August 16, 2011
Using a new approach to developing biomarkers for the very early detection of ovarian cancer, researchers at Rush University Medical Center have identified a molecule in the bloodstream of infertile women that could one day ...

Recommended for you

How cancer metastasis happens: Researchers reveal a key mechanism

January 18, 2018
Cancer metastasis, the migration of cells from a primary tumor to form distant tumors in the body, can be triggered by a chronic leakage of DNA within tumor cells, according to a team led by Weill Cornell Medicine and Memorial ...

Modular gene enhancer promotes leukemia and regulates effectiveness of chemotherapy

January 18, 2018
Every day, billions of new blood cells are generated in the bone marrow. The gene Myc is known to play an important role in this process, and is also known to play a role in cancer. Scientists from the German Cancer Research ...

These foods may up your odds for colon cancer

January 18, 2018
(HealthDay)—Chowing down on red meat, white bread and sugar-laden drinks might increase your long-term risk of colon cancer, a new study suggests.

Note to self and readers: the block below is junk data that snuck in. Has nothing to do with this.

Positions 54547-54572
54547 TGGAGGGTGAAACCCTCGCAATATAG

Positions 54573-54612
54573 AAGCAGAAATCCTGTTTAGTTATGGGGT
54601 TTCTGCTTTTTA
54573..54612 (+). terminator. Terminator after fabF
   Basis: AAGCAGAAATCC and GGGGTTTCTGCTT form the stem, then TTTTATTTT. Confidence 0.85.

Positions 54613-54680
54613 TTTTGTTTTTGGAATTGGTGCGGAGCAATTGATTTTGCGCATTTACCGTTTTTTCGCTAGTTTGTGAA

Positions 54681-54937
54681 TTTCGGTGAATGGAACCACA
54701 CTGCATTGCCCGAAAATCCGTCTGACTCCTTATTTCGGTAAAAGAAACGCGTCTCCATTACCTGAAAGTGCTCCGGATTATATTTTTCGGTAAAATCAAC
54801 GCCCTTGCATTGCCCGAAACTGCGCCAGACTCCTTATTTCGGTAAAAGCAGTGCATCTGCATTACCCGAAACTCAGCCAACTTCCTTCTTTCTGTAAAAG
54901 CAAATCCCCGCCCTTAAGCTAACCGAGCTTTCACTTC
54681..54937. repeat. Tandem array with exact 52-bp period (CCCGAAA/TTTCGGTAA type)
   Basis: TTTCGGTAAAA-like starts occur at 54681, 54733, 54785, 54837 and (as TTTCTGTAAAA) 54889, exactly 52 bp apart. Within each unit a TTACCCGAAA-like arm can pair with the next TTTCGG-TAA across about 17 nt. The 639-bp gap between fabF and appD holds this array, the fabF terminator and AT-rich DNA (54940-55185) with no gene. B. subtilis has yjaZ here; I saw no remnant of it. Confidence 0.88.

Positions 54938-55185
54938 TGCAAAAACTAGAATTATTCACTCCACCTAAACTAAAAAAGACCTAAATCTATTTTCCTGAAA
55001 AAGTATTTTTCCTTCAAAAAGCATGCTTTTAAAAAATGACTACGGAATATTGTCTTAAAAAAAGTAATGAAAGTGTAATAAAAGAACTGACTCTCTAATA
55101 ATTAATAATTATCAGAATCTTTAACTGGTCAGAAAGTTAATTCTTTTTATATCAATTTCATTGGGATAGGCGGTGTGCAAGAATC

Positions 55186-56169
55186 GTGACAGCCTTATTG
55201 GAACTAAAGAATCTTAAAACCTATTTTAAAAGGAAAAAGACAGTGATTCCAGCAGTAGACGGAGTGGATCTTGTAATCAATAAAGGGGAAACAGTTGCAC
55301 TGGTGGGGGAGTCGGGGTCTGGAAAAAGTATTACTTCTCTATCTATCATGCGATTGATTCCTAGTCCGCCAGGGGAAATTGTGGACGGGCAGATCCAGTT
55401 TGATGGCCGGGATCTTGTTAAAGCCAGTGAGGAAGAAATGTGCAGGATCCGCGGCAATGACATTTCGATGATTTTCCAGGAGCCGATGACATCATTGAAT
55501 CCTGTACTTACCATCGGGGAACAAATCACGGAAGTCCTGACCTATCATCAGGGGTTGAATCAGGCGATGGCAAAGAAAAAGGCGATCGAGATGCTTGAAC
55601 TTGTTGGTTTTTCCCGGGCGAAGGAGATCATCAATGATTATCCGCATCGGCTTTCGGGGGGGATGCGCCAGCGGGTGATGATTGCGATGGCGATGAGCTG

The pill lowers ovarian cancer risk, even for smokers

January 18, 2018
(HealthDay)—It's known that use of the birth control pill is tied to lower odds for ovarian cancer, but new research shows the benefit extends to smokers or women who are obese.

Researchers develop swallowable test to detect pre-cancerous Barrett's esophagus

January 17, 2018
Investigators at Case Western Reserve University School of Medicine and University Hospitals Cleveland Medical Center have developed a simple, swallowable test for early detection of Barrett's esophagus that offers promise ...

Scientists zoom in to watch DNA code being read

January 17, 2018
Scientists have unveiled incredible images of how the DNA code is read and interpreted—revealing new detail about one of the fundamental processes of life.

0 comments

Please sign in to add a comment. Registration is free, and takes less than a minute. Read more

Click here to reset your password.
Sign in to get notified via email when new comments are made.